With regard to the clinical evaluation of nodules of a possible malignant neoplastic nature (eg: thyroid, breast, skin, etc.), it is always necessary to palpate the lymphoglandular satellite stations (cervical region, supraclavicular, armpit, groin), to confirm the existence or absence of lymphadenomegalies that may be related to the presence of a regional lymph node metastatic localization of the tumor itself.
As far as lymphangiomas are concerned, the diagnostic suspicion is based on the clinical features described above and the precise diagnosis uses ultrasound, CT, and MRI, which are also able to provide indications on the extent of the disease itself and the relationships that the neoformation has with neighboring structures. Lymphoscintigraphic examination may highlight the possible correlation of lymphangioma with the main lymphatic drainage pathways of the affected area, in particular for limb localizations. Such information is of fundamental importance from the preventive diagnostic point of view on the possible appearance of secondary lymphedema after surgical removal of the neoplasm.
In lymphangiosarcoma, biopsy of the cutaneous nodules with the clinical features described above is very useful and confirmed by CT and MRI. Also in this case, lymphoscintigraphy is able to provide useful information on the impairment of both superficial and deep lymphatic drainage of the affected limb or limbs, considering that in most cases lymphangiosarcoma appears on already lymphedematous limbs.
The investigations recommended to ascertain the diagnosis and extension (staging) of lymphomas (MH and LNH) include: Clinical and laboratory examinations (medical history, physical examination, routine laboratory tests such as dosage of Ig, serum immunoelectrophoresis, etc., immunological monitoring); Diagnostic imaging (chest x-ray, abdominal and/or superficial organ ultrasound, such as lymph nodes, thyroid, etc., thoracic-abdominal-pelvic CT, MRI, and other Rx-type, PET, lymphography, etc.); Routine invasive examinations (surgical lymph node biopsy, osteomyelobiopsia and bone marrow needle aspiration, rachicentesis and cytological examination of the CSF); Optional invasive examinations (laparotomy or laparoscopy with splenectomy and multiple biopsies, paracentesis of pleural effusion, pericardium, abdominal and cytological examination, digestive endoscopy).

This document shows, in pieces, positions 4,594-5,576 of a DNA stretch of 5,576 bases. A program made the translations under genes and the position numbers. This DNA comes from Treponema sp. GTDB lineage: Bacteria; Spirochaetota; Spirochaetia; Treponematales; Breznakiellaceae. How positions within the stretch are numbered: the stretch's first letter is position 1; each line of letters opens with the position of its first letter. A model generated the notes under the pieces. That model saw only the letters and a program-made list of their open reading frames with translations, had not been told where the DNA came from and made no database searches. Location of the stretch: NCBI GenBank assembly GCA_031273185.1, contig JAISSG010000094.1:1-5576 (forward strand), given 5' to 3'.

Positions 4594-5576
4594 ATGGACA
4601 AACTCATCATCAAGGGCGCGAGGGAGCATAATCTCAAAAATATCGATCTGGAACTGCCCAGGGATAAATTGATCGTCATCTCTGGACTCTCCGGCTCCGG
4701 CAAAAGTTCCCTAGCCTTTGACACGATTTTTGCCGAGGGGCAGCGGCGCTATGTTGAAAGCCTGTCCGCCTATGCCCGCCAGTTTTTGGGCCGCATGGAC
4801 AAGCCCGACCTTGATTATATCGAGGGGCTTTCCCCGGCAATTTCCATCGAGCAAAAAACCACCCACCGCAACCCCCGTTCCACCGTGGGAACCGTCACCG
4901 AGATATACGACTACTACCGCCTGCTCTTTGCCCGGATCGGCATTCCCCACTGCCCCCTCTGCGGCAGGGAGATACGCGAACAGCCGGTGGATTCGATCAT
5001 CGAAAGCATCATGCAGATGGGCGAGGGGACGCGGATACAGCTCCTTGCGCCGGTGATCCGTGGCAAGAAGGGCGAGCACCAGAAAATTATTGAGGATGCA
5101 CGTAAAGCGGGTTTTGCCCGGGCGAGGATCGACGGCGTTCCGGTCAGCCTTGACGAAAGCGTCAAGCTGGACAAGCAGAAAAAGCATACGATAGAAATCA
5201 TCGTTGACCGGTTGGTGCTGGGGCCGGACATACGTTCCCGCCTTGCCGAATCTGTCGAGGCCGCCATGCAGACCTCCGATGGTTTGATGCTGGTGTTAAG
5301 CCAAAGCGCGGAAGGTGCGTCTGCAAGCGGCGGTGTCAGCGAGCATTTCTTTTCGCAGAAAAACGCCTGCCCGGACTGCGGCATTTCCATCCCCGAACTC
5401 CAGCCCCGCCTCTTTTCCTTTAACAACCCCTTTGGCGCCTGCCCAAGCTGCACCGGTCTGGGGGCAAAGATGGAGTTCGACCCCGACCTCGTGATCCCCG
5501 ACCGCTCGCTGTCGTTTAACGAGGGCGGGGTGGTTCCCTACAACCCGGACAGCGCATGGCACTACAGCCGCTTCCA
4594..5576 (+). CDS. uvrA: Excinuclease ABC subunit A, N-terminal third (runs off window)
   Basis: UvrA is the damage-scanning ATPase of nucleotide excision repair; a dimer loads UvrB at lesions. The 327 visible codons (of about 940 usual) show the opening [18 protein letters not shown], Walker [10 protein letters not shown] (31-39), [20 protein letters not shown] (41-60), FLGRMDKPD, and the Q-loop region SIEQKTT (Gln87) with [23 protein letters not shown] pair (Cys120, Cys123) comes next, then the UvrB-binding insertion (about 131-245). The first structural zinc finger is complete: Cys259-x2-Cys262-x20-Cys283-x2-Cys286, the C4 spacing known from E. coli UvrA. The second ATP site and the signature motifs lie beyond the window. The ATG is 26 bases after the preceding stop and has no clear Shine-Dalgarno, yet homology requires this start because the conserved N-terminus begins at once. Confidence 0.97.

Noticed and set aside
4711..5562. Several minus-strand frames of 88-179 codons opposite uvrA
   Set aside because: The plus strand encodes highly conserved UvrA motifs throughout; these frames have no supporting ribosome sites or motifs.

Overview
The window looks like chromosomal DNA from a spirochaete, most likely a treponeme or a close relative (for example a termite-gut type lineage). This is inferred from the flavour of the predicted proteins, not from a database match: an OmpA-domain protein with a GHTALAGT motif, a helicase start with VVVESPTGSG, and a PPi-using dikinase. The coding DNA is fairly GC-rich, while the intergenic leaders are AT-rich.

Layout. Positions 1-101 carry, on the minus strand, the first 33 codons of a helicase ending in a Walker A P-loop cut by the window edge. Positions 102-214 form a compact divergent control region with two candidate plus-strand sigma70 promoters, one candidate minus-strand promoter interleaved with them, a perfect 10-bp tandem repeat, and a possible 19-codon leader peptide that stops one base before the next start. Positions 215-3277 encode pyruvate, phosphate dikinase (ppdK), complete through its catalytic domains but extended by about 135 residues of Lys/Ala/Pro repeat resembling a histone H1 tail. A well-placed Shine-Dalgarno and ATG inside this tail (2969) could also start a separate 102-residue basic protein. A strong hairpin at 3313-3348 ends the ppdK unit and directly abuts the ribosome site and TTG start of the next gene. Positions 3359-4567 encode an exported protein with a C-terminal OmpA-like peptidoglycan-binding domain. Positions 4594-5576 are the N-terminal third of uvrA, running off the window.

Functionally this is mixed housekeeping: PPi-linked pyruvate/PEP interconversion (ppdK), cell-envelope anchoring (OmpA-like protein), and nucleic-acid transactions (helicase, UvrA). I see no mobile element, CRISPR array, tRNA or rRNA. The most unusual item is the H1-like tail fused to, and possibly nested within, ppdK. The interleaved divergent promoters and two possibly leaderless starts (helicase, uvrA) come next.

Finally, with regards to the search for secondary lymph node tumors, ultrasound and CT scans are particularly useful, which allow a precise staging of the primary tumor, not only in terms of local size and extension of the lesion (T), but also in terms of lymph node (N) and distant (M) metastasis.
In small asymptomatic cystic lymphangiomas, immediate surgery has no indication. It is better to defer the surgical act to a more adult age to facilitate surgeon. The urgent surgical indication is posed only by the suppurative complication, which requires the incision and drainage, and by the acute respiratory insufficiency that necessitates the tracheotomy and / or the positioning of an aspiration drain under strict aseptic conditions. Sclerosing therapy of the neck lymphangioma is not recommended due to the risk of vascular or nervous lesions. The only effective therapy is surgical exeresis, which is rarely radical because the cystic lymphangioma, especially if it is extended, often has no sharp borders and infiltrates the surrounding structures, from which the risk of damaging important nervous structures (VII , XI, XII pairs of cranial nerves) is significant. For this reason, recurrence is not rare and it is necessary to perform repeated surgical interventions more or less close in time.
In the case of lymphangiosarcoma, surgical exeresis of nodules is often of palliative value, but lasting healing after extensive exeresis of single nodules is also known. However, the early diagnosis of a lymphangiosarcoma is the most important thing in the preventive and therapeutic sense, as well as prognostic. In the case of single nodules, with a histologically still-benign appearance, ie non-invasive or infiltrating, it will be possible to put in place, after a wide surgical excision, suitable radiotherapeutic procedures and a careful follow-up. In the presence, instead, of clearly malignant histopathological pictures, with a degree of dissemination such that it is easy to foresee a fulminant development, the amputation with the disarticulation of the limb will, then, be indispensable, as chemotherapy, both loco-regional (perfusion) isolated limb hyperthermia) and systemic (immunotherapy with interleukin-2), does not provide encouraging results, with an average survival of just 18 months.